Mossman High students given lifesaving road safety lesson
Local year 12 students preparing to graduate tomorrow were faced with confronting scenes this morning, as the school sends them off with an important message that is hoped will save their lives.
The oval at Mossman State High School was transformed into the scene of a two-vehicle car crash, fit out with mangled cars, broken glass, patients screaming, lights and sirens, and a full outfit of local emergency services.
It was a sombre scene that all too often is a reality for young drivers.
Year 12 drama students, along with around 35 local QFES, police, medics, and SES played out the realistic scene as part of an annual car crash scenario and training exercise.
This year, the scenario was centred around a drink driver using their phone behind the wheel causing a collision with another car, resulting in a number of seriously injured teenagers and one deceased.
Mossman Fire and Rescue lieutenant, Andrew Petrack, coordinated the simulation and said it is geared to show students, who are about to go out into the world, that actions have consequences.
“There is an over-representation of crashes and fatalities on our road in this age group. Around 30 per cent of the fatalities at the moment in Queensland are aged between 17 and 24-year-olds,” he said.
Mr Petrack hopes to lower these statistics by very clearly showing young drivers what could happen if you drive irresponsibly on the road.
“There are fatalities, risks or permanent injury and ongoing effects and trauma after one of these accidents.”
This was the seventh annual crash scenario at the school and Mr Petrack said it really resonates with the kids, which is clear to see from their faces as they watch their classmates act out the scene.
“It was pretty hectic for them and it got to their emotions and that’s the point, we want to show that this could be real, this is how close it gets.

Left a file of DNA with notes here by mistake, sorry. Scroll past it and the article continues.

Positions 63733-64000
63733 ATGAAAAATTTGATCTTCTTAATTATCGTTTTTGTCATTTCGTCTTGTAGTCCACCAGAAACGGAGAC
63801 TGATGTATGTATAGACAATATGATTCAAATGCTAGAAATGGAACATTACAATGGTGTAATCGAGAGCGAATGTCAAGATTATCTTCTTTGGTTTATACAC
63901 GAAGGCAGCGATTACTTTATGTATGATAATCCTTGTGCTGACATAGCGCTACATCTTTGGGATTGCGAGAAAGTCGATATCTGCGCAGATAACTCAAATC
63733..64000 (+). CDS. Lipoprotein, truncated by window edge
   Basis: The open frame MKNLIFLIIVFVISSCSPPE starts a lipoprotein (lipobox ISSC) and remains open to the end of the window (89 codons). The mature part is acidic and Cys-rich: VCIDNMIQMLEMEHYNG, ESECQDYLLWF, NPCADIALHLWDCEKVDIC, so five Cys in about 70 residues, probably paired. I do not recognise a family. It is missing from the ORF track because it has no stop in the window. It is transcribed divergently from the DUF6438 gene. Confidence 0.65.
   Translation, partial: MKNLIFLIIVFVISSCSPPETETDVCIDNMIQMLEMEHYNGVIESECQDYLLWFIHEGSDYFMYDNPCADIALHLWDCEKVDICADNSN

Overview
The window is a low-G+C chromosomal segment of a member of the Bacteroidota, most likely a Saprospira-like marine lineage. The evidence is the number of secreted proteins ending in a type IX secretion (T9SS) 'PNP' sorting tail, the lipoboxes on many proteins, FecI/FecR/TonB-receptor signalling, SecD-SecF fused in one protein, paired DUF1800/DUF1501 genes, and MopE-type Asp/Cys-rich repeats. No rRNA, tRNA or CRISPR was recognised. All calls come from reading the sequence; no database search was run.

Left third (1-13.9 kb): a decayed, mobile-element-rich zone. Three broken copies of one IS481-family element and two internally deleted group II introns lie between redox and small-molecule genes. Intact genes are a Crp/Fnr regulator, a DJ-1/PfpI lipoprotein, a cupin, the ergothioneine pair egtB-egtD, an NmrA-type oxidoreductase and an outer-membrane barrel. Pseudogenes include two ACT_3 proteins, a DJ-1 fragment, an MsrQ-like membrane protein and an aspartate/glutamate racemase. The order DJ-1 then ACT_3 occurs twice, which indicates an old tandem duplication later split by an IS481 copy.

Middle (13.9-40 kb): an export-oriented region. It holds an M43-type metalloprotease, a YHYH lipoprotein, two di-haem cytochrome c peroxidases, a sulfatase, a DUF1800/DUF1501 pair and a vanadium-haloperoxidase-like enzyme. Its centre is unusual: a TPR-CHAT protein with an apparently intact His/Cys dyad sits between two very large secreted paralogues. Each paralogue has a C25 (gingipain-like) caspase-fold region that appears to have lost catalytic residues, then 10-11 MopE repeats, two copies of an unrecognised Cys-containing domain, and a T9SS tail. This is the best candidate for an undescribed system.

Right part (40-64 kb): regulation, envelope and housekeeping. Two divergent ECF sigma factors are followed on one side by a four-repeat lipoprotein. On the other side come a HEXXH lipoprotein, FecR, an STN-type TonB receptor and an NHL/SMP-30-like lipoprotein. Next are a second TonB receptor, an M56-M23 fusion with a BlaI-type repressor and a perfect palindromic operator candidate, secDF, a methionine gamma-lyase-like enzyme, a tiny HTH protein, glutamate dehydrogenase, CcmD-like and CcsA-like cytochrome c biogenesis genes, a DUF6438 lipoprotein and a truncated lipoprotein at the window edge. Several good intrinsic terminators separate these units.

“I hope it works, and I think we can see that it is working,” he said.
Senior School Head of Department, Greg Hamilton hoped the exercise shows his students the impact poor decisions can have.
“It’s incredibly important to do it, especially now because when they finish school in 24 hours they get that feeling of jubilation and sometimes their decision making can be impaired by how excited they are about finishing school, so it is important timing in that regard,” he said.
“It astounds me the support we get from all of the emergency services in our area.
“You look at the number of personal and equipment here today and you can see how important these emergency services believe it to be for our young students.
“If just one of the students makes a smart choice after this, or tells their friends to make a smart choice, then it is 100 per cent worth it.”
Year 12 student, Jorja Harvey watched the simulation unfold and said when the lights and sirens came onto the scene it felt like it could have been a real crash.
“I think it was a really good experience; it was a little frightening, but really good and educational because I have never seen anything like this and I don’t think a lot of other students have either,” she said.
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